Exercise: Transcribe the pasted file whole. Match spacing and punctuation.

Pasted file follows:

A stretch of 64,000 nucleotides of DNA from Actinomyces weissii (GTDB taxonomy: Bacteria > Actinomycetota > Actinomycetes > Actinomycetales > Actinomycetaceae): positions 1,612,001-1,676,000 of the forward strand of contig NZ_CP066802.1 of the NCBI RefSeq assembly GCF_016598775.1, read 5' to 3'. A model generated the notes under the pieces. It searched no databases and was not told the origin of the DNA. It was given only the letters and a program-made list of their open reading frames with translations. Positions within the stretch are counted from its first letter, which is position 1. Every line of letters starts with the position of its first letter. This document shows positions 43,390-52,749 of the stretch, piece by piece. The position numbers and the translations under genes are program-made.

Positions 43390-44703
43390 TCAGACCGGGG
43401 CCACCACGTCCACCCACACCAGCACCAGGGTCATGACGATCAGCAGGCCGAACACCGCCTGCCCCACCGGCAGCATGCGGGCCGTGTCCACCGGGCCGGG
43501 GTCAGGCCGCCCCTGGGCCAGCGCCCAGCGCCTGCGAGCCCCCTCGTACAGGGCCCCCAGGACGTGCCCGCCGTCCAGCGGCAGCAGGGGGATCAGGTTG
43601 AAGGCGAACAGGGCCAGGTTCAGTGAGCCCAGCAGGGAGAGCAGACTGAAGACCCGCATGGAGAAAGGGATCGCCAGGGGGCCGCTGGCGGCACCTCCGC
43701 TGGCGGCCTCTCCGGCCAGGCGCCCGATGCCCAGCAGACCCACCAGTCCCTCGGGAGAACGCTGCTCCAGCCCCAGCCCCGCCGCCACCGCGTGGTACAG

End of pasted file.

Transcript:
A stretch of 64,000 nucleotides of DNA from Actinomyces weissii (GTDB taxonomy: Bacteria > Actinomycetota > Actinomycetes > Actinomycetales > Actinomycetaceae): positions 1,612,001-1,676,000 of the forward strand of contig NZ_CP066802.1 of the NCBI RefSeq assembly GCF_016598775.1, read 5' to 3'. A model generated the notes under the pieces. It searched no databases and was not told the origin of the DNA. It was given only the letters and a program-made list of their open reading frames with translations. Positions within the stretch are counted from its first letter, which is position 1. Every line of letters starts with the position of its first letter. This document shows positions 43,390-52,749 of the stretch, piece by piece. The position numbers and the translations under genes are program-made.

Positions 43390-44703
43390 TCAGACCGGGG
43401 CCACCACGTCCACCCACACCAGCACCAGGGTCATGACGATCAGCAGGCCGAACACCGCCTGCCCCACCGGCAGCATGCGGGCCGTGTCCACCGGGCCGGG
43501 GTCAGGCCGCCCCTGGGCCAGCGCCCAGCGCCTGCGAGCCCCCTCGTACAGGGCCCCCAGGACGTGCCCGCCGTCCAGCGGCAGCAGGGGGATCAGGTTG
43601 AAGGCGAACAGGGCCAGGTTCAGTGAGCCCAGCAGGGAGAGCAGACTGAAGACCCGCATGGAGAAAGGGATCGCCAGGGGGCCGCTGGCGGCACCTCCGC
43701 TGGCGGCCTCTCCGGCCAGGCGCCCGATGCCCAGCAGACCCACCAGTCCCTCGGGAGAACGCTGCTCCAGCCCCAGCCCCGCCGCCACCGCGTGGTACAG